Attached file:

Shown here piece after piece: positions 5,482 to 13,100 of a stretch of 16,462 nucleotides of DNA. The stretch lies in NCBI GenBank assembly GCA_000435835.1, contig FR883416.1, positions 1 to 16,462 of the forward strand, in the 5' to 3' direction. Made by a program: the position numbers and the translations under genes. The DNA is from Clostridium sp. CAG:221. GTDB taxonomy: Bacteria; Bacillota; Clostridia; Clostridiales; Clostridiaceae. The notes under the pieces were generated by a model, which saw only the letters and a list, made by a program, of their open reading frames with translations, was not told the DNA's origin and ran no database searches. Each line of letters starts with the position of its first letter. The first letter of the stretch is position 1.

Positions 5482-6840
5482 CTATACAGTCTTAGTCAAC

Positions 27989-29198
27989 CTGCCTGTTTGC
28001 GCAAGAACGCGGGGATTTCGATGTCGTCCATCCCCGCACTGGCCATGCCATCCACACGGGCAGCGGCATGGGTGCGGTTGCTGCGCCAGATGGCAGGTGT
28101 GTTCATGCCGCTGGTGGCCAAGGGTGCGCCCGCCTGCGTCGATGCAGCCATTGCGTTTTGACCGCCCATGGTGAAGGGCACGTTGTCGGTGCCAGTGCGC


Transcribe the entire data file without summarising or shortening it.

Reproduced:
Shown here piece after piece: positions 5,482 to 13,100 of a stretch of 16,462 nucleotides of DNA. The stretch lies in NCBI GenBank assembly GCA_000435835.1, contig FR883416.1, positions 1 to 16,462 of the forward strand, in the 5' to 3' direction. Made by a program: the position numbers and the translations under genes. The DNA is from Clostridium sp. CAG:221. GTDB taxonomy: Bacteria; Bacillota; Clostridia; Clostridiales; Clostridiaceae. The notes under the pieces were generated by a model, which saw only the letters and a list, made by a program, of their open reading frames with translations, was not told the DNA's origin and ran no database searches. Each line of letters starts with the position of its first letter. The first letter of the stretch is position 1.

Positions 5482-6840
5482 CTATACAGTCTTAGTCAAC

Positions 27989-29198
27989 CTGCCTGTTTGC
28001 GCAAGAACGCGGGGATTTCGATGTCGTCCATCCCCGCACTGGCCATGCCATCCACACGGGCAGCGGCATGGGTGCGGTTGCTGCGCCAGATGGCAGGTGT
28101 GTTCATGCCGCTGGTGGCCAAGGGTGCGCCCGCCTGCGTCGATGCAGCCATTGCGTTTTGACCGCCCATGGTGAAGGGCACGTTGTCGGTGCCAGTGCGC